This is his first solo exhibition in London for eleven years.
James Rielly is a British artist who was born in Wales in the mid 1950s, and who has been exhibiting regularly internationally to great acclaim since 1983 when he was hailed as part of the “new heritage “ at the Oriel Mostyn Gallery.
Rielly’s works are instantly recognisable for both their subtlety and the inherent darkness of their message. Poised between investigations into child psychology and the distinctly adult, his paintings and watercolours seem to function as a kind of “rite of passage” between the horror of childhood and the horror of adult life. Except that in Rielly’s works we never quite finish the transition. We remain trapped in the space between a kind of innocent horror represented by a cruel childhood humour and a particular version of what growing up might eventually mean.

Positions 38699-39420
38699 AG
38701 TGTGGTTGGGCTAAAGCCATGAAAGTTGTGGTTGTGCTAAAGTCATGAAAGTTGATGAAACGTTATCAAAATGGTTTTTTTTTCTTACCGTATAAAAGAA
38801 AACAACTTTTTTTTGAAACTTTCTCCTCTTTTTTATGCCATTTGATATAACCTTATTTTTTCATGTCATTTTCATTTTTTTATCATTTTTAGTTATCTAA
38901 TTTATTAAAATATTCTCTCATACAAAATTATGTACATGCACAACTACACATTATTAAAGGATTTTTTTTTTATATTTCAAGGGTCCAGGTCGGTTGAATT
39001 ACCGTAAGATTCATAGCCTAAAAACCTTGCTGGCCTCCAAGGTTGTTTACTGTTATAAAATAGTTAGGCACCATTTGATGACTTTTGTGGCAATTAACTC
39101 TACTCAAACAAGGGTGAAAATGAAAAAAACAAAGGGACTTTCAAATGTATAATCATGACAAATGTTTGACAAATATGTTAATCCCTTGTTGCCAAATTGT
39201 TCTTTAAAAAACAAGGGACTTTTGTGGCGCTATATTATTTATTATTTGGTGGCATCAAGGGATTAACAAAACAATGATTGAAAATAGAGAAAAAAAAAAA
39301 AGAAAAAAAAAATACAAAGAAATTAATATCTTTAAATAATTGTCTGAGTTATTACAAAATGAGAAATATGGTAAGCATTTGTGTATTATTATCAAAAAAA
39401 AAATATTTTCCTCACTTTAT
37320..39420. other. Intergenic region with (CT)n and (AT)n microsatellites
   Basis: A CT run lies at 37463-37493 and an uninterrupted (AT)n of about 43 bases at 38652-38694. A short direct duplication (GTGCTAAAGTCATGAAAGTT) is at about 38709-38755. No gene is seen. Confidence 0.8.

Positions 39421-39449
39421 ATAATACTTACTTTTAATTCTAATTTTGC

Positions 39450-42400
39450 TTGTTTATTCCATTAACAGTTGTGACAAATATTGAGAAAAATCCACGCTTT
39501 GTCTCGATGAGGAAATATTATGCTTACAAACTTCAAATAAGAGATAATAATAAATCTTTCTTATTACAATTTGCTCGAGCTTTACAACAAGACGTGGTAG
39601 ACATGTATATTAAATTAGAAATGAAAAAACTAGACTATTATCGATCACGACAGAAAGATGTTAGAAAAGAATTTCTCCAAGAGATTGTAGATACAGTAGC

His messages are sometimes nearly obscured by the sheer technical beauty of his painting. His watercolours have a delicate soft and smooth surface and are often painted onto Chinese papers, in thin washes that build up a subtle muted palette. It is possible to be drawn into a beautifully rendered group of masked figures, just before you realise they are burying a body.
His works on canvas have bolder edges and are sometimes monumental in their scale and substance. A small child becomes a giant; meters wide and the funny, often disturbing jokey pranks that take place in his narratives are blown up into huge proportions.
This drama is extended in his video work. For some time now James Rielly has been making short looped video pieces out of his works on paper.
These pieces, function like Victorian flick books where a simple action is repeated endlessly as the pages fly by. In this way Rielly has maintained the beauty of the surface of his watercolours, but translated them into wonderful, darkly funny, moving vignettes.